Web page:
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Horowitz v. Schanerman

Decided: October 2, 1936.

CHARLOTTE HOROWITZ, INFANT BY MORRIS HOROWITZ, HER NEXT FRIEND, AND MORRIS HOROWITZ, INDIVIDUALLY, PLAINTIFFS-RESPONDENTS,
v.
GEORGE SCHANERMAN, DEFENDANT-APPELLANT



On appeal from the Essex County Circuit Court.

For the plaintiffs-respondents, Fast & Fast (Herman L. Fast, of counsel).

For the defendant-appellant, Wall, Haight, Carey & Hartpence (John A. Hartpence and James R. Laird, Jr., of counsel).

Rafferty

The opinion of the court was delivered by

RAFFERTY, J. This is an appeal from a judgment entered upon the verdict of a jury in an action tried at the Essex County Circuit Court. The grounds of appeal relied upon are that the trial court erroneously denied motions of nonsuit and for direction of verdict made on behalf of defendant.

The action was brought to recover for personal injuries alleged to have been sustained by the infant plaintiff and for damages sustained by her father incidental to the curing of said injuries.

It appears that on the date of the accident the infant plaintiff was waiting to board a trolley car at a street intersection in the city of Newark and that she, with several other persons, waited for the approach of the trolley in a store located at the corner of the intersection. Just prior to the arrival of the trolley, plaintiff, with several other persons, walked out of the store and crossed the width of the sidewalk with the

evident purpose of boarding the trolley. Having reached the curb, and the trolley being at a standstill, plaintiff testified that she took one step off the curb and was struck by an automobile truck. Another witness testified that he thought plaintiff had taken one or two steps. Plaintiff testified as follows:

"I walked out of the candy store because I had heard the trolley coming along and I walked off the stairs and I was ready to step off the curb, the trolley had stopped, was at a standstill, and I noticed headlights, and I had taken one step off the curb and that's all I remember. Q. Had you noticed the truck before that? A. All I noticed was the bright headlights. Q. Did you look around before you stepped off the curb? A. Yes, sir. Q. You do not know who struck you, or what. A. No."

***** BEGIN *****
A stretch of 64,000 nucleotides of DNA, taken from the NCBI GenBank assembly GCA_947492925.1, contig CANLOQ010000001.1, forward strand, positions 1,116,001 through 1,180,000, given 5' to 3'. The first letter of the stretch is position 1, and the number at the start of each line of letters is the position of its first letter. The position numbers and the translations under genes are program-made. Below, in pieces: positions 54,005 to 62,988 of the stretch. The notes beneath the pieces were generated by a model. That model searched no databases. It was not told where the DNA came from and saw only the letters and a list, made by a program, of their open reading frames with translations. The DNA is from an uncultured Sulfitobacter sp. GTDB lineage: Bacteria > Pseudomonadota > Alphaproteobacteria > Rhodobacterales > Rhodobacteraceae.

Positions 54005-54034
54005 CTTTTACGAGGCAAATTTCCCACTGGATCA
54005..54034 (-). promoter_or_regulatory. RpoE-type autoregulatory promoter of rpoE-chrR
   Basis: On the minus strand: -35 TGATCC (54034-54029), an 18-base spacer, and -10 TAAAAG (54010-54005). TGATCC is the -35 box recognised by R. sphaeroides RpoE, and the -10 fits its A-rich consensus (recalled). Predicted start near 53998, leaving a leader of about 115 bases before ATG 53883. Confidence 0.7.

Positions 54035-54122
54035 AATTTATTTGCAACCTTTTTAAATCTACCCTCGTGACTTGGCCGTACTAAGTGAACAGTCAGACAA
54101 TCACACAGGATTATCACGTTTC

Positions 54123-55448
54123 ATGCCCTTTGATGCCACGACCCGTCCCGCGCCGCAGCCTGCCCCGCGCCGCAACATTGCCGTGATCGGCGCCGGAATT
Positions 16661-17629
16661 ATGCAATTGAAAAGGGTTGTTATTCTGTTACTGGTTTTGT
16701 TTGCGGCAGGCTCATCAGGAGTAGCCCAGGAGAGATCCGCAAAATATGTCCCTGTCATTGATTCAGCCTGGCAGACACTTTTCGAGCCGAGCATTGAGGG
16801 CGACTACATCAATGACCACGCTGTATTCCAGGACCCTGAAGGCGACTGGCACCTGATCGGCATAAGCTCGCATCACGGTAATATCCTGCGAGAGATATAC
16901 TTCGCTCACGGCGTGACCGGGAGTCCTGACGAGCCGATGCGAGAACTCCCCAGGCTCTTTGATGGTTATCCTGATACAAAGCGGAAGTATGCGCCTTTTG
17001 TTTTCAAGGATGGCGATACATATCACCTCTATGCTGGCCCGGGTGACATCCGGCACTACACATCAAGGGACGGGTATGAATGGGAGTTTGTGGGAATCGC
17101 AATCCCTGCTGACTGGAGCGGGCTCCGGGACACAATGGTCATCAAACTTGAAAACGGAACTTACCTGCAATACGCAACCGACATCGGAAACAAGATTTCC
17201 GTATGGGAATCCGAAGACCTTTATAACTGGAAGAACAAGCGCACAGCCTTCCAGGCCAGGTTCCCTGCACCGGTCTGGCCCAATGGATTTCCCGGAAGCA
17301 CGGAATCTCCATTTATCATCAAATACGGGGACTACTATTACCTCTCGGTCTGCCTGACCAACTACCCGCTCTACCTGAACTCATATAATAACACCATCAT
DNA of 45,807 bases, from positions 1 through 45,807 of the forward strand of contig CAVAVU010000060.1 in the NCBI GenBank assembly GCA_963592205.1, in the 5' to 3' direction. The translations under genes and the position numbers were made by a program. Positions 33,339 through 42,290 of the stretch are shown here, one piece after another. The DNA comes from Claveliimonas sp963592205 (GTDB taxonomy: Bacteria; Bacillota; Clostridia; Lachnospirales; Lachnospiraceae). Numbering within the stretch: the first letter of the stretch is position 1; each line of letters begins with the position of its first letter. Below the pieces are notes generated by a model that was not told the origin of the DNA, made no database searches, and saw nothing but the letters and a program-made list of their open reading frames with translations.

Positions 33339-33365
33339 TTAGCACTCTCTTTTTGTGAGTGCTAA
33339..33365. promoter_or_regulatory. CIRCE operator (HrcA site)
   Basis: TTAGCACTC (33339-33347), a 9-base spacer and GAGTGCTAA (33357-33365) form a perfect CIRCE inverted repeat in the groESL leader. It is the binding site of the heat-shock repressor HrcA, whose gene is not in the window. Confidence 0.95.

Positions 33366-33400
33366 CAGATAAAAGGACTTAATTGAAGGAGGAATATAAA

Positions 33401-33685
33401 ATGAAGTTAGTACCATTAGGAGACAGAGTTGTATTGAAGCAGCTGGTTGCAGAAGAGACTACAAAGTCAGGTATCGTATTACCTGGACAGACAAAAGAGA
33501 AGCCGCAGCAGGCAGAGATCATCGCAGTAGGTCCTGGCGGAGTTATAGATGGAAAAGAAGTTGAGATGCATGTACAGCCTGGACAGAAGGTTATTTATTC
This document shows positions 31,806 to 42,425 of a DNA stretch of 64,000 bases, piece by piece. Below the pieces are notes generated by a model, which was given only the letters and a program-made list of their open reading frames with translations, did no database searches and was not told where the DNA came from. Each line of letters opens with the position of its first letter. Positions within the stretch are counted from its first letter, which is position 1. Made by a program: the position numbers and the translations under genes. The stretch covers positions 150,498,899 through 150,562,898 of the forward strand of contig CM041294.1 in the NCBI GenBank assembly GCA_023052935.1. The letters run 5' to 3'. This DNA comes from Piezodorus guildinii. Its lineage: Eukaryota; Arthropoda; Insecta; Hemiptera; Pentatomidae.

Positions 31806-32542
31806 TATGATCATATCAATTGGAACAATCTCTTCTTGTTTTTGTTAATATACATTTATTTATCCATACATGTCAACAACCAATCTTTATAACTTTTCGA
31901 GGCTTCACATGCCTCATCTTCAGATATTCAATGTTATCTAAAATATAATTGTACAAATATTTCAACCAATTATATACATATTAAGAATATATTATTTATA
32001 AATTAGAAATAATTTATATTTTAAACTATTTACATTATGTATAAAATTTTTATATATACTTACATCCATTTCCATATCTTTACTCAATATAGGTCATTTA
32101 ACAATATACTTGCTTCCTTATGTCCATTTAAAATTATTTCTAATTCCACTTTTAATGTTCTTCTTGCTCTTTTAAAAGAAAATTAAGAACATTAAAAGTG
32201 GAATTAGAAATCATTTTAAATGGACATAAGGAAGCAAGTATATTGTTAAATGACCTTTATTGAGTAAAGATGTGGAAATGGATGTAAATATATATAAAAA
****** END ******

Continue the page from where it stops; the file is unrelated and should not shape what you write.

There was testimony that the distance from the curb to the westerly rail of the south-bound trolley was about ten feet.

After the collision the automobile truck continued along the street and although chase was made, it was lost from view. Shortly thereafter the truck was seen to turn into another street and a witness, Frankel, an attorney, who had obtained a part of the motor vehicle registration plate number as the car passed the scene of the accident, took the entire registration number and identified the truck as being the one which had struck plaintiff. This witness also noted the name appearing on the side of the truck at this time.

Appellant urges that plaintiff was guilty of contributory negligence in stepping off the curb and into the pathway of the automobile truck and cites Branigan v. Demarest, 109 N.J.L. 123; Trimboli v. Public Service Co-ordinated Transport, 111 Id. 481, and cases of similar import as authority for ...


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